Where There’s a Whip

Almost two weeks ago, I went over to my friend Kenny’s house to hang out and play some geeky games I would not otherwise admit to playing. He really likes Indiana Jones. He was wearing an Indiana Jones t-shirt with, “Where there’s a whip, there’s a way” written on it. I looked at it, laughed and complimented him on a double geek reference well done. He also laughed, then stopped and said, “Wait, what?” At which point I had to show him this video.

And then I had to explain where it came from. The short answer: it came from the 80’s.

The longer answer: Rankin/Bass, the same guys who made all those christmas specials my wife loves, made “The Hobbit” in 1977. With that in mind, you should not be surprised there are musical numbers. Someone else started making “The Lord of the Rings” into a two-part film, but they only finished the first film, which pretty much got you to the part where The Company breaks apart. So Rankin/Bass decided they would get the team from “The Hobbit” back together and finish the story. Although, since it was another company, they could not simply label this “Part Two” and move on with the story. Between that and their target audience of grade schoolers, they had to cut a lot of the story down.

Real Tolkien fanatics may be surprised Rankin/Bass did some things better than Peter Jackson, and I do not often whip out the italics.

This is the only DVD cover I could find, but none of the characters look like this. In fact, there are no dragons or dwarves in this film, Frodo never rides a horse, and Sting is more like a dagger than a broadsword.

So now we have the first (as far as I know) and, until Peter Jackson, only attempt to capture J.R.R. Tolkien’s epic high fantasy adventure. And it has musical numbers: “Frodo of the Nine Fingers and the Ring of Doom,” “The Bearer of the Ring,” “The Cracks of Doom,” “Where There’s a Whip, There’s a Way,” “The Things I Can’t Do Without,” “Leave Tomorrow ‘Til it Comes,” “The Eye of the Storm,” “The End of the Ring,” and “Roads Go Ever, Ever On.” That last song, of course, comes from one of Tolkien’s most famous poems, and the overarching themes of the whole epic. Tolkien wrote a lot of poems and songs into the story, so it actually fits. Mostly. Maybe it is the placement in the film or maybe it is the style (that Disco Funk sure is infectious), but I do have to remind myself this was absolutely great when I was a kid. Except for the weird dream sequences. That was when I took my potty break.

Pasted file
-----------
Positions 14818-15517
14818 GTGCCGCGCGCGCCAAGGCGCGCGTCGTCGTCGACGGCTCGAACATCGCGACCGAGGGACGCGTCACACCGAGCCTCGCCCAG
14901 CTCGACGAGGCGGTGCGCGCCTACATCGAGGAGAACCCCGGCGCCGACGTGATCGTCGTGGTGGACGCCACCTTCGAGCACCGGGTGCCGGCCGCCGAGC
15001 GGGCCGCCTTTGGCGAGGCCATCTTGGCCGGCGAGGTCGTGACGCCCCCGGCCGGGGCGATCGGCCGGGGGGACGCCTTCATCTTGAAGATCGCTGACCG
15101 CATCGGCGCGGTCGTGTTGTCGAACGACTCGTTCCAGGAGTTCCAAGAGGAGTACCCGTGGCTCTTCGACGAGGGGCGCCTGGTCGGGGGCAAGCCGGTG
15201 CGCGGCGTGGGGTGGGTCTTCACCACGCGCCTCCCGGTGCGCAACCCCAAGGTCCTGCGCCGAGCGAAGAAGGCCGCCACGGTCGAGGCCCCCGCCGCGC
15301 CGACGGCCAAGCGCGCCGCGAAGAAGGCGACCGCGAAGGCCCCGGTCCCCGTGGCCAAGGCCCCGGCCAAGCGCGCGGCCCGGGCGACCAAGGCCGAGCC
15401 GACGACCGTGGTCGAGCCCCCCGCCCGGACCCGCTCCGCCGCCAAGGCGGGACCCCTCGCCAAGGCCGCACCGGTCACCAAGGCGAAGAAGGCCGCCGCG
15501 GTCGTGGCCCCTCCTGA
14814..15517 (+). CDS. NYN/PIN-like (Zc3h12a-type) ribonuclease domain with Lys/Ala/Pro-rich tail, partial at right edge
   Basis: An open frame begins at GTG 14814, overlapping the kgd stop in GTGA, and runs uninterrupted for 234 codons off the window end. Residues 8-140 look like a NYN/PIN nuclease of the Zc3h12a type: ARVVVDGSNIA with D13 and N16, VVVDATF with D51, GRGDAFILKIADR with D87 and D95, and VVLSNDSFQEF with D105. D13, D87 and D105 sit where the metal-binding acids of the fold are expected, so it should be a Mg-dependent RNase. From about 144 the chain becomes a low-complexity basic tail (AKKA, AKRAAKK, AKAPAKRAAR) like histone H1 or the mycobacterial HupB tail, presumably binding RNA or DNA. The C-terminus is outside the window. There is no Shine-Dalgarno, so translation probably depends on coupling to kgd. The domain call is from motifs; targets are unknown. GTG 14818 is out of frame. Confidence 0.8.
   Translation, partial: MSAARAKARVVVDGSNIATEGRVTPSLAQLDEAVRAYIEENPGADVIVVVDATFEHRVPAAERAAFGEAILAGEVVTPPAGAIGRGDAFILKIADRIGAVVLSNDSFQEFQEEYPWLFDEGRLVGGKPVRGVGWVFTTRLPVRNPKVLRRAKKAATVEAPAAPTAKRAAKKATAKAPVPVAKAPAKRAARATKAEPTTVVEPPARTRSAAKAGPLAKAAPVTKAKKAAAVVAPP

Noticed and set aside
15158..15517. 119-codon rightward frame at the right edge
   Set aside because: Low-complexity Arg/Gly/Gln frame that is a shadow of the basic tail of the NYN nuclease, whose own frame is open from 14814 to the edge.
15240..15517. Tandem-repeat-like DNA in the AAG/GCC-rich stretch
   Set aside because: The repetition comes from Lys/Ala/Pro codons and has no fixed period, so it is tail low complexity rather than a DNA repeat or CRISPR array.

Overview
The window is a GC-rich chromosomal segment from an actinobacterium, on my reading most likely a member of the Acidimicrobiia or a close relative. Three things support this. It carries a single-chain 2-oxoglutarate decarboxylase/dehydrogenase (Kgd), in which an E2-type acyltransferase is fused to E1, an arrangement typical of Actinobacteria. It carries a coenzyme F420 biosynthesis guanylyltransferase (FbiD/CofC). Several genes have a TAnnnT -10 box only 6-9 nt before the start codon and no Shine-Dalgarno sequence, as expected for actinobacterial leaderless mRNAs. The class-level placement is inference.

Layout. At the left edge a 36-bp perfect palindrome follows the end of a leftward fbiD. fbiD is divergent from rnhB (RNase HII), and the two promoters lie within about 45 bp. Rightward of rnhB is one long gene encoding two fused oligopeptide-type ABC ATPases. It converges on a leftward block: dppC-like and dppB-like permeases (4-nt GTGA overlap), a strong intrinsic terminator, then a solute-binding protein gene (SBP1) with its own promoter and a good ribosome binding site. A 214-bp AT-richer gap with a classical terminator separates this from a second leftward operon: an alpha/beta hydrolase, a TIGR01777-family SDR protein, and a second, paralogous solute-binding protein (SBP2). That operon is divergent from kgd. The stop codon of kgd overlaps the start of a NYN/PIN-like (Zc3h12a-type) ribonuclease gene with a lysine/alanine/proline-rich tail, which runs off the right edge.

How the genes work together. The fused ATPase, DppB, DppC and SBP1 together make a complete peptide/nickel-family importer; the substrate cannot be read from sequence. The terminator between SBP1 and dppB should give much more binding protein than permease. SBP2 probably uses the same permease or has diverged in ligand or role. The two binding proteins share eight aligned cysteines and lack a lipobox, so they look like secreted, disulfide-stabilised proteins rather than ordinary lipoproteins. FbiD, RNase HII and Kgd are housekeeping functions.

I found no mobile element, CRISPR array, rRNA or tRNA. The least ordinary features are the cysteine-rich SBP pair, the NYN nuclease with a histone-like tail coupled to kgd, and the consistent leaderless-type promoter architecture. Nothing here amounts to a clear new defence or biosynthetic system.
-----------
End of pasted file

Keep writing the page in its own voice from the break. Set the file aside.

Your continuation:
Having grown up (a little) and actually read the series, I noticed that my favorite song (see video above) actually has source material in the book:

Where there’s a whip there’s a will, my slugs! … Don’t you know we’re at war? – A slave driver, Return of the King, Book VI, Chapter 2.

Glenn Yarbrough – The real Minstrel of Gondor

A week ago, I showed my friends a song I wrote. Incidentally, it is about a volcano. They felt the chorus had a structure similar to “the song at the end of one of the Lord of the Rings movies.” Maybe it was because of my previous experience with Kenny, but my mind immediately went to Glenn Yarbrough‘s “Roads Go Ever, Ever On,” with that distinct tenor vibrato, and not “Into the West,” which is what they were thinking of. However, they are both rather bittersweet and do an excellent job of ending their respective film. So twice in a week I found myself having to explain why my thoughts are not what everyone else was expecting.

If you have never seen this, the whole thing is on YouTube. Because the internet, and the people on it, are awesome.


3 thoughts on “Where There’s a Whip

  1. Pingback: He Played One Just for Free | An American Audio-logue

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